The Color Of Politics: How Did Red And Blue States Come To Be?
Americans grow up knowing their colors are red, white and blue. It's right there in the flag, right there in the World Series bunting and on those floats every fourth of July.
So when did we become a nation of red states and blue states? And what do they mean when they say a state is turning purple?
Painting whole states with a broad brush bothers a lot of people, and if you're one of them you may want to blame the media. We've been using these designations rather vigorously for the last half-dozen election cycles or so as a quick way to describe the vote in given state in a given election, or its partisan tendencies over a longer period.
It got started on TV, the original electronic visual, when NBC, the first all-color network, unveiled an illuminated map — snazzy for its time — in 1976. John Chancellor was the NBC election night anchor who explained how states were going to be blue if they voted for incumbent Republican Gerald Ford, red if they voted for Democratic challenger Jimmy Carter.
That arrangement was consistent with the habit of many texts and reference books, which tended to use blue for Republicans in part because blue was the color of the Union in the Civil War. Blue is also typically associated with the more conservative parties in Europe and elsewhere.
As the other TV operations went to full color, they too added vivid maps to their election night extravaganzas. But they didn't agree on a color scheme, so viewers switching between channels might see Ronald Reagan's landslide turning the landscape blue on NBC and CBS but red on ABC.
The confusion persisted until 2000, when the coloring of states for one party of the other dragged on well past election night. As people were more interested in the red-blue maps than ever, the need for consistency across media outlets became paramount. And as the conversation about the disputed election continued, referring to states that voted for George W. Bush as "red states" rather than "Republican states" (and those voting for Democrat Al Gore as "blue states") seemed increasingly natural.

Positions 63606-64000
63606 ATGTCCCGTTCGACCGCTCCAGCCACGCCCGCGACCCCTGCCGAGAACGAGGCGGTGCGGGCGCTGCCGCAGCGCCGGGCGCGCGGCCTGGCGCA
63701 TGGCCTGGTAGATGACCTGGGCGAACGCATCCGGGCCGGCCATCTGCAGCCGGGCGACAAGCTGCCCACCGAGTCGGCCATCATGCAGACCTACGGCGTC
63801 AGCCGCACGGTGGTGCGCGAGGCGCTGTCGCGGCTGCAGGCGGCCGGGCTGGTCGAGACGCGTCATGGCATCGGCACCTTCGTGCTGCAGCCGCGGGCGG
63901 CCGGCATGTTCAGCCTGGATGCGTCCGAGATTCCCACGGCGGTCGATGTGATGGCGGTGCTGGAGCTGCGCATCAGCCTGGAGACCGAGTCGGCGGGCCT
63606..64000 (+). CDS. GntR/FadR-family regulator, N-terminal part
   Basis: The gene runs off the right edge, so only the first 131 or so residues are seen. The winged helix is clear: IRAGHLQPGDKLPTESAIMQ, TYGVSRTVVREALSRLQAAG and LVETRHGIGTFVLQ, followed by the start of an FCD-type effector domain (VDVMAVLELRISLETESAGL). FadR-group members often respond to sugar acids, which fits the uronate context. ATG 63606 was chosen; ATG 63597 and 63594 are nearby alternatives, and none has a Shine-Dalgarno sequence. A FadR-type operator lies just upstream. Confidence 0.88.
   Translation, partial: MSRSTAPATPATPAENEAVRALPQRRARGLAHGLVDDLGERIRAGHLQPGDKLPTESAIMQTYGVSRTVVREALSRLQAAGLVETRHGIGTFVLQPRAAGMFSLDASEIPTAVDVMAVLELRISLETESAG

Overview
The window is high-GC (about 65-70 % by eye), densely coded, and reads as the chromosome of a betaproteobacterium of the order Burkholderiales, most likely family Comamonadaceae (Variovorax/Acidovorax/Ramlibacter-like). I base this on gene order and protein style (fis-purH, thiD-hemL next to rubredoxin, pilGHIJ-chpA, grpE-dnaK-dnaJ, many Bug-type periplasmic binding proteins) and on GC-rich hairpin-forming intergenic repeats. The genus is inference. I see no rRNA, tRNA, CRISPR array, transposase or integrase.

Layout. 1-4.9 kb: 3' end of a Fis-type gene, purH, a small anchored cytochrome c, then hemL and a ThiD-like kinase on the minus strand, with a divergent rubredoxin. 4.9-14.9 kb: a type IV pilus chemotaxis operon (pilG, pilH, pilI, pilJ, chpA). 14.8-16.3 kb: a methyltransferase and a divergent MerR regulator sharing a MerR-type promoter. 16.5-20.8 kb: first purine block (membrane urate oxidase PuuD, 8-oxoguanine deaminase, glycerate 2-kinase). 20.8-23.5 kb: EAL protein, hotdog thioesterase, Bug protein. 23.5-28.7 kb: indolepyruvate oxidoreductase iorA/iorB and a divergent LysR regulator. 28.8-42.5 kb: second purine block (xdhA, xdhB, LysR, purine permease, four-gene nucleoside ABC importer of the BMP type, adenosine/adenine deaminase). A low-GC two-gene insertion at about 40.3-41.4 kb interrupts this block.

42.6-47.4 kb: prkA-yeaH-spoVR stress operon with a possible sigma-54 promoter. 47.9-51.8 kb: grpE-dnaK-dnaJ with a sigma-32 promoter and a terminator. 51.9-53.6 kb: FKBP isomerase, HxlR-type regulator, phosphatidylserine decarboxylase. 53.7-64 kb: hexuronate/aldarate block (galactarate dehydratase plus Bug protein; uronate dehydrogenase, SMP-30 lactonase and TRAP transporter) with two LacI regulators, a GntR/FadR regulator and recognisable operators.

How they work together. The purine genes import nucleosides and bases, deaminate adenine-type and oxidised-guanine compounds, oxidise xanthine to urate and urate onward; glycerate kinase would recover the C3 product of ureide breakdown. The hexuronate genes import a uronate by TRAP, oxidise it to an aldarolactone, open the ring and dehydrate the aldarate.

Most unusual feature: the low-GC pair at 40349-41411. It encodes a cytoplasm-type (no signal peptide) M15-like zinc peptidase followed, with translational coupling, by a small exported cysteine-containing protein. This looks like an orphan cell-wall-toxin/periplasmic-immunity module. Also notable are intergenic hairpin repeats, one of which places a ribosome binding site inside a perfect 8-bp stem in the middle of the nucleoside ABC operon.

And it never went away. Instead, it became a staple of political discourse, not just in the media but in academic circles and popular conversation as well.
By the next presidential election, the red-blue language was so common as to be a metaphor for partisanship. That provided a convenient target for the most memorable speech of that election cycle, the 2004 keynote address at the Democratic National Convention in Boston, delivered by a young senatorial candidate from Illinois named Barack Obama.
"The pundits, the pundits like to slice and dice our country into red states and blue states," he said. "Red states for Republicans, blue states for Democrats. But I've got news for them, too — we worship an awesome God in the blue states and we don't like federal agents poking around in our libraries in the red states."
Of course, that did not stop "the pundits" or anyone else from using these catchy labels. If anything, the practice has become more universal.
Not a few Americans see this as a symptom of a real disease in the body politic, an imbalance in favor of conflict that makes compromise more difficult.
Painting whole states with an ideologically broad brush is also offensive to many. No liberal in Idaho needs to be told that state leans conservative, just as conservatives in Minnesota are fully aware theirs was the only state not tinted for Ronald Reagan in 1984.
But being on the minor-fraction side of the party balance does not make these citizens less Idahoan or less Minnesotan. On the contrary, they may be among the fiercest loyalists of either state.
No one thinks the red or blue designation makes a state politically single-minded. But the message sent by such media-driven characterizations is not without consequence.
Bill Bishop, the Texas-based writer who co-authored the influential book The Big Sortin 2004, says political affiliation is a powerful part of the allure certain communities have for Americans seeking a compatible home.
"All of this is a shorthand, right? So a 'blue community' is a shorthand not only for politics but for a way of life ..." says Bishop.
And for many people, that way of life includes a sorting out by political affinity.
"We thought at first that this was all lifestyle, but the more I talked to people, the more I talked to people who said it was a conscious decision to go to a Democratic area or a Republican area."
Which may mean the red and blue labels will be even harder for the media to resist using in the years ahead.
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